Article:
July 10 - Estate lawyer still working on trying to get the property "split"!  Makes us a little nervous...

July 13 - I send an email to our mortgage broker asking..."Is this still happening?" in regards to the closing.  Our closing is supposed to be at 8:30AM on Friday, July 14th but I still had not heard if this surveying split thing happened...

July 14 - Henry and I went out for breakfast (it is Henry's birthday today!).  We were so lucky that Henry's mom was out for a visit and stayed with the boys.  After breakfast, we headed to the Title office...not sure if we were even going to be signing papers but, I am happy to report that they had all the cd's, aka, closing documents, and we signed our lives away.

Happy Birthday Henry to 30 years of mortgage payments!!!

First Birthday celebrated on the farm.

Sunday, July 2, 2017

Supersedure Bee Cells


A few weeks ago, I took some pictures of some odd looking cells I found in the bee comb.  See the ones that look like an upside down cup?

Supersedure cells to produce a new queen for the hive in an emergency when the original queen is gone.
I didn't really have time to follow up on these odd looking cells.  I have since learned that they are called supersedure cells.  Hives produce them when they need to raise a new queen.  I placed the package and queen in the hive on May 4 and I took these pictures on June 4.  For some reason, my original queen died (I am guessing.).  

On June 4th, I checked the hive and found these supersedure cells but I didn't really understand what they were and so I just left them.

One week later, I check the hive again and I am noticing that I could not find many eggs and there is VERY little brood.

One week later, ( now June 18), I cannot find ANY eggs or brood.  I am starting to freak and realize that my queen is gone!  I start calling at least a half dozen places to try and find a new queen.  Honey bees only live about 5 weeks so as long as I can get a queen in there right away, I can maybe save the hive.  

Finally locate a place that will have a queen available the next week (week of June 25).  Things are hot in California so the queens will not be shipped during excessive heat.  I am super nervous because I realize that my bees are probably already about 3 weeks old...since I first noticed that there were not many eggs/brood...

I got a queen from Tate's Honey Farm.  Click to learn more about Tate's:

I received the queen in her queen cage with 3 nurse bees the mail!  I took her out to the hive and opened it up and placed her on a new bar.  You have to leave the queen in her queen cage for 3 days before releasing her into the hive so that the bees have a chance to accept her.  I decided that I should take a quick look in the hive.  Much to my surprise, there was brood!!!  I could not believe it!  So, I grabbed the "mail order" queen back out.  It appears that my hive knew that their original queen was weak or had died and they made the supersedure cells and then made their own new queen!  The weeks when I could not see any eggs/brood was the days when she was growing.  Then, she went out on a mating flight and came back and started laying eggs.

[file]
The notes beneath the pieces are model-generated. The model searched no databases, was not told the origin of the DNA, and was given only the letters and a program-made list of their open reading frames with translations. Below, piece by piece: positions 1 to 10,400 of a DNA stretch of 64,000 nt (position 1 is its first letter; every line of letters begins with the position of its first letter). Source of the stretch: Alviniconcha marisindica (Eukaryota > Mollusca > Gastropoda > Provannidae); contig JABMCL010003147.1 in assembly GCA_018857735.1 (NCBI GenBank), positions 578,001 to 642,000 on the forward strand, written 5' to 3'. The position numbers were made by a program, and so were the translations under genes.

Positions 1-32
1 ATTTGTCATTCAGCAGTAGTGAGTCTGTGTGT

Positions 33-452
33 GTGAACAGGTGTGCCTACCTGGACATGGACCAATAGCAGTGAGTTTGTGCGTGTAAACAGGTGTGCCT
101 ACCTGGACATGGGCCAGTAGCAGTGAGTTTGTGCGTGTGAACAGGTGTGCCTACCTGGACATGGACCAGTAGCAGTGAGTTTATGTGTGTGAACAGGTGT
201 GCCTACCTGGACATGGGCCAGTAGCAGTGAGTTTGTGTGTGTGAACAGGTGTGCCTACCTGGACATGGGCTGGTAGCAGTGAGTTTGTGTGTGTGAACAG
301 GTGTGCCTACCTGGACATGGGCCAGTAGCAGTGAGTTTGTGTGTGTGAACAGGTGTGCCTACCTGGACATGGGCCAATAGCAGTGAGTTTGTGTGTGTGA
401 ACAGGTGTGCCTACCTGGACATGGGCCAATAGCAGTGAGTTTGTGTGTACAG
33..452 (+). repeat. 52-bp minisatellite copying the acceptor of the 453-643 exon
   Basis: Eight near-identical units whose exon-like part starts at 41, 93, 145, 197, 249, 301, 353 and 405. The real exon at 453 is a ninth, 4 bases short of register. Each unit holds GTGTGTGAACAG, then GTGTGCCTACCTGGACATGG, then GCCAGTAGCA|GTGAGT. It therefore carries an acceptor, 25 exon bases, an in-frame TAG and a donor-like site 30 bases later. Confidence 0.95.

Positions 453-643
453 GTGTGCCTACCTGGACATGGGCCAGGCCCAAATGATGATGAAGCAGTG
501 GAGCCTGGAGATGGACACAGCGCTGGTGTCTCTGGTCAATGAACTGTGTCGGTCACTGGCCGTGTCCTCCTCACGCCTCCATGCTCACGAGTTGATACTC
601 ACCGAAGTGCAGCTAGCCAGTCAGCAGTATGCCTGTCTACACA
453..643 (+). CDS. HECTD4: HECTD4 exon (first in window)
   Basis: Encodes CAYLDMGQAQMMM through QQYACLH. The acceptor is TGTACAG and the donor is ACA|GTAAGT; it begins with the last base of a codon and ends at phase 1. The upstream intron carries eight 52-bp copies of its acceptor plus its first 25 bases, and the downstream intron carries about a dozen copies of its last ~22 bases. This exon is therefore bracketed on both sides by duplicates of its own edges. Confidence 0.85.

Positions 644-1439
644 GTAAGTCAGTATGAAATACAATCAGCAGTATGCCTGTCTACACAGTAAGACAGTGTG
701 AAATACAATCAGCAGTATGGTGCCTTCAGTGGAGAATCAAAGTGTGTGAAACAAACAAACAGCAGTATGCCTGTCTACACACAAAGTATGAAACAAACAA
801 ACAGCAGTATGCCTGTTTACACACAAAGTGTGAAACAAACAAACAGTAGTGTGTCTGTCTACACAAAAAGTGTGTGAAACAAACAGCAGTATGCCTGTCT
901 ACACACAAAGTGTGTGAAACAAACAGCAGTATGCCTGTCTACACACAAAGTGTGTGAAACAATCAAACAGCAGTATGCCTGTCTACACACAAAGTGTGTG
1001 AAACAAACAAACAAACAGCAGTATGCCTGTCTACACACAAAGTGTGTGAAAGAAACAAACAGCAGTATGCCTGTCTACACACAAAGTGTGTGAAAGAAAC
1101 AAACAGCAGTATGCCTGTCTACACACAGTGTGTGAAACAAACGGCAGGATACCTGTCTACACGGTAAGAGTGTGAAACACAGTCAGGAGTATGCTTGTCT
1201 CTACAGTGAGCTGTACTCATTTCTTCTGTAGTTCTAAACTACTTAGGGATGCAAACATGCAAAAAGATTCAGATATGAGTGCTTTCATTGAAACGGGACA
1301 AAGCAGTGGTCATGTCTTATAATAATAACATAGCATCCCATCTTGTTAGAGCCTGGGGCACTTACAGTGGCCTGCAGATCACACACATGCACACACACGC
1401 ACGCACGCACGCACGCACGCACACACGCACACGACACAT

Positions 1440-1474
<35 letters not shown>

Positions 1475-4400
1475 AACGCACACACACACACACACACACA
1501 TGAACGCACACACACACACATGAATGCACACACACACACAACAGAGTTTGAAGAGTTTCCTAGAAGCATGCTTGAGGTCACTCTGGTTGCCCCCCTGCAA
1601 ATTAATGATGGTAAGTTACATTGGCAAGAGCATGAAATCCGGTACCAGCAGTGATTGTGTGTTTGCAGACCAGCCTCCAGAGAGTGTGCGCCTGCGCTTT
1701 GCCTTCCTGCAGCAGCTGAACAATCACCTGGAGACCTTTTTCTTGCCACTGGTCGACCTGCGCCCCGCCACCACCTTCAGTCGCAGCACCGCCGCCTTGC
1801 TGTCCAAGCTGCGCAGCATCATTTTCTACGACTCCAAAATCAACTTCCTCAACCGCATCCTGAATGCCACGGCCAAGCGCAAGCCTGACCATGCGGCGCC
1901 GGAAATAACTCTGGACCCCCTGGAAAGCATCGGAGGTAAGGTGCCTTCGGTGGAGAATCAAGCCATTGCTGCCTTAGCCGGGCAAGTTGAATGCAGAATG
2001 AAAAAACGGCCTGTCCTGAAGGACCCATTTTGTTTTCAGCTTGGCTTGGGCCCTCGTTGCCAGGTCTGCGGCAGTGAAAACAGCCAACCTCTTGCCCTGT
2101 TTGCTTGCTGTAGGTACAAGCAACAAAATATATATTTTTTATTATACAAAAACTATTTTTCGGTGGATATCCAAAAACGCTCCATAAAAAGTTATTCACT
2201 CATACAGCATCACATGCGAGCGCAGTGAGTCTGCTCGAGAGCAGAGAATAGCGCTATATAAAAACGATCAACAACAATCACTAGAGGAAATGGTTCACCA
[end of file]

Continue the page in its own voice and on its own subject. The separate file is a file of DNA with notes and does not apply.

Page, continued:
Side note:
Once, I realized that my queen might be gone, I started looking for a swarm cell that hangs off the bottom of the comb that might have a new queen, but, of course, I did not find any of these because the hive was not getting ready to swarm, they needed to make a new queen for themselves.  
Swarm cells that are producing queens to swarm and leave the hive.
I was not familiar with the supersedure cells (the ones above that look more like cups in the middle of the comb).  I found this information that explains the difference:

Beekeeping nomenclature can be vague and confusing, because there is no one beekeeping terminology authority, here is a description of supersedure cells from beekeeper, Rusty, of HoneyBeeSuite.com :

A cell hanging off the middle of the frame somewhere is usually a supersedure or “emergency” queen cell. A cell hanging off the bottom of a frame is usually a swarm cell.

Supersedure cells are often begun after the eggs are laid. The bees, knowing they need to replace the queen, begin feeding royal jelly to a young larva they have selected. They build a supersedure cell around this larva (or several larvae) and it hangs down from the face of the comb. Swarm cells, however, are built in preparation for swarming and are not intended to replace the queen, but to raise a second queen. This way, there will be a queen for the part that swarms and a queen for the part that stays.

I gave the mail order queen to our 4-H leader that may be splitting a hive and needed a queen.  I am just so happy that nature took over and now I have a queen that has been locally mated!  Maybe the offspring will be better suited to this environment and make it through the winter this year.